Tuesday, February 28, 2017

Are Your Senses Tricking You?

Situation Awareness Cycle: Observation and Communication (input). Gather information, change, perception, no change, repeat. (cycle around an eye)
Making Sound and Timely Decisions

To make sound and timely decisions, fire leaders assess the situation, seek out relevant information, weigh options, make judgments, and initiate action as required to create a positive outcome within inevitable time constraints.

The cornerstone of good decision making is good situation awareness. Leaders can increase their decision space by attaining and maintaining good situation awareness. Decision space is simply the amount of time that a decision maker has for considering options before reaching a required decision point.

Leaders can optimize their decision space by using time efficiently. Seeking advance information in new situations or utilizing standard operating procedures for routine tasks are examples of techniques that make good use of available time.

In the wildland fire environment, decisions have serious consequences and often can have life-or-death implications for others. With so much on the line, we have a responsibility to understand the decision-making process—the components, the flow, the effect of time— and to develop the skills and confidence that enables us to make the best decision possible with the information and time available.

Situation Awareness is depicted as a cycle because the situation and people’s perceptions are constantly changing. This internal cycle continues as long as people are awake.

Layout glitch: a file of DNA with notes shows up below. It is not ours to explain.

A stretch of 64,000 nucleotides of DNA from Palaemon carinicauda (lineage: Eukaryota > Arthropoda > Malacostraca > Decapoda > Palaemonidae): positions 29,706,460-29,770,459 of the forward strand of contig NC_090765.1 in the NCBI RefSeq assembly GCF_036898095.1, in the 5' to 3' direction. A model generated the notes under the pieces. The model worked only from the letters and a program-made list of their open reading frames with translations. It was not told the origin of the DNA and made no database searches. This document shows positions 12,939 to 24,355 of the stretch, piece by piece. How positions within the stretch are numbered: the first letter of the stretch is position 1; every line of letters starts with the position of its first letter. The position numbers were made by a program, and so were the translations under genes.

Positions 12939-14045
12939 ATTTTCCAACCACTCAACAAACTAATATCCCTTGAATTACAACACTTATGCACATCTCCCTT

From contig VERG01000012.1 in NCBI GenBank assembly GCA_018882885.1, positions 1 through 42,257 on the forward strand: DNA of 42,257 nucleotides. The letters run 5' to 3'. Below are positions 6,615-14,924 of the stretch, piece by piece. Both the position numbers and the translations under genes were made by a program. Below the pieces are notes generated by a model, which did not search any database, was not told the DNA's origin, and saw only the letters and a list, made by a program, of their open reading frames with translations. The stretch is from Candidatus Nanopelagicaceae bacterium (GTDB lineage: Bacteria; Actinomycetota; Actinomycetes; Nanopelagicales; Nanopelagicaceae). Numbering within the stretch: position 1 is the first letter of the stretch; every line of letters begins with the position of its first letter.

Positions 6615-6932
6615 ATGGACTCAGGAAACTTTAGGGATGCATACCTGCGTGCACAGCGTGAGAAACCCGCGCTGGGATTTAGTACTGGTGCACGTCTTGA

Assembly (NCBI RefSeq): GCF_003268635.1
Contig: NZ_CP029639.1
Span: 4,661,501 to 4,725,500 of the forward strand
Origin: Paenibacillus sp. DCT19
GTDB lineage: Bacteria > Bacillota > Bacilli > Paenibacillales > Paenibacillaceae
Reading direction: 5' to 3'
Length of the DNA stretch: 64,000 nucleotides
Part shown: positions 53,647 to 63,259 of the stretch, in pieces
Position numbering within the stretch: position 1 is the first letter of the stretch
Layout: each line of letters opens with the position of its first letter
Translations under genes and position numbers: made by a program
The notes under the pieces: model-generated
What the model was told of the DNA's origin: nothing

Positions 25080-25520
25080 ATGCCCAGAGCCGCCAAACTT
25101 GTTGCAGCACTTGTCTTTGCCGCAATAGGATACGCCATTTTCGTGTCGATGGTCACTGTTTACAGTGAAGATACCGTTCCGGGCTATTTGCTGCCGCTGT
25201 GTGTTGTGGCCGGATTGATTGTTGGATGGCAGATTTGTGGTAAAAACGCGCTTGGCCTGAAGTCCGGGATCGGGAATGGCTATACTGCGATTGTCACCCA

Everyone starts with an initial perception of any given situation and then continuously updates it with new information. People gather information through both observation, which includes input from the senses, and communication, which includes face-to-face conversation, written communication, and radio or telephone exchanges.

Simply paying attention is an important part of maintaining good situation awareness, but even more important is determining what to pay attention to. All perceptions are subject to filtering and focusing: people constantly filter information and shift focus. People also produce a lot of internal inputs such as thoughts about what to do next, stress, memories of similar experiences, fear. Those with more experience in an environment often can more easily filter out distractions and unimportant details and focus on the most salient information.

Wildland Fire Leadership Challenge - Digging a Little Deeper

So how difficult it is to attain and maintain situation awareness? How does our body and its senses play into decision making?

We challenge you to see "dig a little deeper" into the concept of cognitive dissonance and see your your senses may be tricking you into a false sense of security and/or reality.
  • Watch Ash Donaldson's TEDxCanberra video on cognitivie dissonance and ask yourself the following questions:
    • What limitations does cognitive dissonance have on maintaining situation awareness?
    • Are you a victim of cognitive dissonance? 
    • What negative behaviors are you rationalizing? 

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